LOS ANGELES -- I thought before the season the National League West would be a two-team race, and here we are with six weeks left in the season and the Dodgers and Giants separated by one game in the division. But both teams have taken very odd paths to get to this point.
The Dodgers have placed a National-League-record 26 players on the disabled list this season, and haven’t had the services of ace Clayton Kershaw since June 26.
An offense that underwhelmed for most of the first two months has been a huge strength for the Dodgers since Kershaw last pitched, averaging 5.28 runs per game in the last 47 games. Since the All-Star break the Dodgers have averaged 5.61 runs per game, more than every team in baseball except Colorado.
The Giants owned an eight-game division lead after that last Kershaw start, and at the All-Star break the lead was 6½ games, when San Francisco owned the best record in baseball at 57-33 (.633).
Since the All-Star break, the Giants have the worst record in baseball, at 11-23 (.324).
On quick glance, the biggest culprit in San Francisco’s slide has been their offense, averaging just 3.88 runs per game since the break, 26th in MLB, after scoring 4.71 runs per game before the break, 12th in MLB.
Hunter Pence missed 48 games with a completely torn hamstring, but since his return on July 30 has hit just .229/.281/.313 in 21 games, though he started to heat up with three multi-hit games over the weekend against New York.
The additions of Johnny Cueto and Jeff Samardzija have been as advertised, especially Cueto. Madison Bumgarner and Cueto are second and fourth, respectively, in the majors in innings pitched, and are second and 13th in MLB in ERA. They pitch the first two games of this series against the Dodgers.
Samardzija has been average or close to it, but most importantly has been an innings horse for San Francisco, averaging 6.39 innings per start.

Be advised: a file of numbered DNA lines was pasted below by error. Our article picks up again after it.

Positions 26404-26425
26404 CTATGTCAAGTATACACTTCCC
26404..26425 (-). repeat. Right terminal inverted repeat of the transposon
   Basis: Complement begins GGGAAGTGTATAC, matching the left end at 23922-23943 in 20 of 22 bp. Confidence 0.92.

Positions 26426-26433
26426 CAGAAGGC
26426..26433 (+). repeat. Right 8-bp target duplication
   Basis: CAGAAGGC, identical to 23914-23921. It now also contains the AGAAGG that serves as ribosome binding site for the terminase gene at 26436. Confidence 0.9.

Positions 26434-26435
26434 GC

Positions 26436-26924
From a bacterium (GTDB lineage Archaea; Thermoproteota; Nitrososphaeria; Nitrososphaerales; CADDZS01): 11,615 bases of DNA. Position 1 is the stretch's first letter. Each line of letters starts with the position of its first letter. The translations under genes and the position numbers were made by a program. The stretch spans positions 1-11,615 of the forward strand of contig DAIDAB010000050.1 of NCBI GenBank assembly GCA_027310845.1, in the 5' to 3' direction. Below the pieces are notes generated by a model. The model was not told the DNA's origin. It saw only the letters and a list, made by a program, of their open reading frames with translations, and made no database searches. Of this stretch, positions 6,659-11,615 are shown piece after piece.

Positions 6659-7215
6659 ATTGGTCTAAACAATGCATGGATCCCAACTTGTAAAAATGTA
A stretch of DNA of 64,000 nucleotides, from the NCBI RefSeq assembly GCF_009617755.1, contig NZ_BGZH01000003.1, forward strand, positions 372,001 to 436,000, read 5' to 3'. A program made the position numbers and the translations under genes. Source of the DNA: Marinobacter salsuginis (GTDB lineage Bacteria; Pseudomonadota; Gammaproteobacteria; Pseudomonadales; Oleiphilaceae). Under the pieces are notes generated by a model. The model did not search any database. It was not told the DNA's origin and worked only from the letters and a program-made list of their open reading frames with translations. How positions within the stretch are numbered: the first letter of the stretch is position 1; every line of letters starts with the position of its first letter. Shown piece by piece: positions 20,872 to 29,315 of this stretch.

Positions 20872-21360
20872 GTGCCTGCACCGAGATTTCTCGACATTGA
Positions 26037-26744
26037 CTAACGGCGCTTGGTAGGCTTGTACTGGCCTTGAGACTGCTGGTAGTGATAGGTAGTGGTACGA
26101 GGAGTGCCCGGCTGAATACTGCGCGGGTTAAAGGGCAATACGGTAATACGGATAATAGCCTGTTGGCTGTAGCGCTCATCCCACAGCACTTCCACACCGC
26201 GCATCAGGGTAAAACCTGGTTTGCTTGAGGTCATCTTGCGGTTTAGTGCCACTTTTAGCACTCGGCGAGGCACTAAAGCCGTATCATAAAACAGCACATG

The Giants bullpen has pitched the third-fewest innings (363⅔) in the National League in 2016, while the Dodgers (441⅔) have the second-most.
Los Angeles has done its best to help spread out the relief innings, using an eight-man bullpen most of the year and at times a nine-man pen, and so far it has worked. The Dodgers bullpen is second in the NL in ERA (3.30) and FIP (3.59), first in WHIP (1.125), strikeouts (454) and strikeout-to-walk ratio (3.03).
The question is just how long the Dodgers can keep it up, especially with a starting staff averaging 4.40 innings in August with a 6.45 ERA.
Part of the cavalry arrives in the form of Rich Hill on Wednesday, and the hope is that Clayton Kershaw will be ready some time soon, with another bullpen session set for Tuesday at Dodger Stadium.
With just 38 games remaining in the regular season, 23.7 percent of the schedule will be Dodgers-Giants games. These nine matchups — including Sept. 19-21 in LA, and Sept. 30-Oct. 2 in San Francisco to end the regular season — will go a long way in determining the division winner.
And that’s how it should be.